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Earlier Introduction

A recent analysis of a patient sample from December suggests SARS-CoV-2 may have been introduced to France weeks earlier than thought, BBC News reports.

The patient was admitted to a hospital northeast of Paris for a cough, fever, and difficulty breathing on December 27 and, at the time, was suspected to have pneumonia, according to the BBC. But it adds that clinicians there have since been sifting through samples collected between early December and mid-January from patients suspected of having pneumonia, but who tested negative, and re-testing them for SARS-CoV-2.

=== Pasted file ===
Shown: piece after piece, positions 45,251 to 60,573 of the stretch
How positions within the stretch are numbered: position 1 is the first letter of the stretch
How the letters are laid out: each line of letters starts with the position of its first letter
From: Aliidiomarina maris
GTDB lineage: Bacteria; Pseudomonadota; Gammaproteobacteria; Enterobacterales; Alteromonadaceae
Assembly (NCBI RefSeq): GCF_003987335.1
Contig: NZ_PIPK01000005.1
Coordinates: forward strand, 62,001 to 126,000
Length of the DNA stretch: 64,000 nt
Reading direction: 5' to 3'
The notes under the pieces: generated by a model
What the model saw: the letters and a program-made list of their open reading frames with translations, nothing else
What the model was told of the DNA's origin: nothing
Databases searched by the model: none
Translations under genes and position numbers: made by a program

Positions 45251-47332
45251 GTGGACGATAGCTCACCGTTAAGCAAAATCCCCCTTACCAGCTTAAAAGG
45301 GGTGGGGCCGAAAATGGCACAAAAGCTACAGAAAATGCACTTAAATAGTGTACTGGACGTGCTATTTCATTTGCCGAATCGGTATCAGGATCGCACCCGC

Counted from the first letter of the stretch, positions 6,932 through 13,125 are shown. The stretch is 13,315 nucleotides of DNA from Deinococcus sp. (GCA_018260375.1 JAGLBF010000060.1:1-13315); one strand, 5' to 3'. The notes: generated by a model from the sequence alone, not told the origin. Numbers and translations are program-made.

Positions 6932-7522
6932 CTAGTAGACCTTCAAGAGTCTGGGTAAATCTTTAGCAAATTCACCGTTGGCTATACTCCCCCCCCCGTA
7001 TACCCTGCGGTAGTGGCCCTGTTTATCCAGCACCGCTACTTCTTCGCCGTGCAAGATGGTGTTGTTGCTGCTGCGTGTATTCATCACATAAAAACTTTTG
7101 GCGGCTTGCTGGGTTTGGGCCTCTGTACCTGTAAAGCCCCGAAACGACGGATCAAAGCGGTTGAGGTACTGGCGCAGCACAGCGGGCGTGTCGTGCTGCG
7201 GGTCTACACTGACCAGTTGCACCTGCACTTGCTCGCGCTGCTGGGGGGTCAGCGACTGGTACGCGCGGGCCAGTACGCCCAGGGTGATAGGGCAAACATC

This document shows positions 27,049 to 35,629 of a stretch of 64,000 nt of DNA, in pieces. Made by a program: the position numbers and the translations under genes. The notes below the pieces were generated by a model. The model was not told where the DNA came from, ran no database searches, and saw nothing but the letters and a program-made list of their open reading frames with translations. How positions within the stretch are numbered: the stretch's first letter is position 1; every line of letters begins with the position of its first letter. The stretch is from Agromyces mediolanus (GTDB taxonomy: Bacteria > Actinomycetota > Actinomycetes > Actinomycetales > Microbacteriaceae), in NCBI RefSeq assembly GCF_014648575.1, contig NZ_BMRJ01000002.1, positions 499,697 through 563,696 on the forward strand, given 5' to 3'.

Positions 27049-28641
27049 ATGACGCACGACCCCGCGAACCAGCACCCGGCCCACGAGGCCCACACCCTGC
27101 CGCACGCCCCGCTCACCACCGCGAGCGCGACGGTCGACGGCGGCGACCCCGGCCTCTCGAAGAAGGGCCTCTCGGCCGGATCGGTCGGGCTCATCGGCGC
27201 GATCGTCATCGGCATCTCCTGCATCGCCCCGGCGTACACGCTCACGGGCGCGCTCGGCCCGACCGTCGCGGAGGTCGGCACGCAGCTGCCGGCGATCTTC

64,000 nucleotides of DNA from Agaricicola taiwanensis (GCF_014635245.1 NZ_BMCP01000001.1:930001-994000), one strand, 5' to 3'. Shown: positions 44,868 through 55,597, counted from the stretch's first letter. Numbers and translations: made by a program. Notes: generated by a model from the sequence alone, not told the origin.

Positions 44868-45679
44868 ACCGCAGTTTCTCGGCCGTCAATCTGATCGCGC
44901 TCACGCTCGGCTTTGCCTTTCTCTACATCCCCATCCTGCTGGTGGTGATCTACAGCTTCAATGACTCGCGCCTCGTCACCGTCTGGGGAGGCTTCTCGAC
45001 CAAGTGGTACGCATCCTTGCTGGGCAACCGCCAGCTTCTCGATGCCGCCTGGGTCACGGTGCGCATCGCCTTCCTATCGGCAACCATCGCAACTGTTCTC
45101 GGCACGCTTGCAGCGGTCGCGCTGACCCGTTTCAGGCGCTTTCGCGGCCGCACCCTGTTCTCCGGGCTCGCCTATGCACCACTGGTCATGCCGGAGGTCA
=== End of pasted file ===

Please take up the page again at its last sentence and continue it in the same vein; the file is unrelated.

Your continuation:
Finding this early patient suggests, LiveScience writes, that the virus may have been circulating more widely before it was recognized as a threat. It notes that the first known case of COVID-19 anywhere was in November in Hubei Province, China.

Where this patient might have contracted the virus is unclear, the BBC reports, as he had not left France in months. It notes, though, that his wife works at a supermarket near Charles de Gaulle airport, leading doctors to wonder whether she had been an asymptomatic carrier who picked up the virus from a traveler. 

The French health ministry tells the BBC that it is seeking to confirm this case.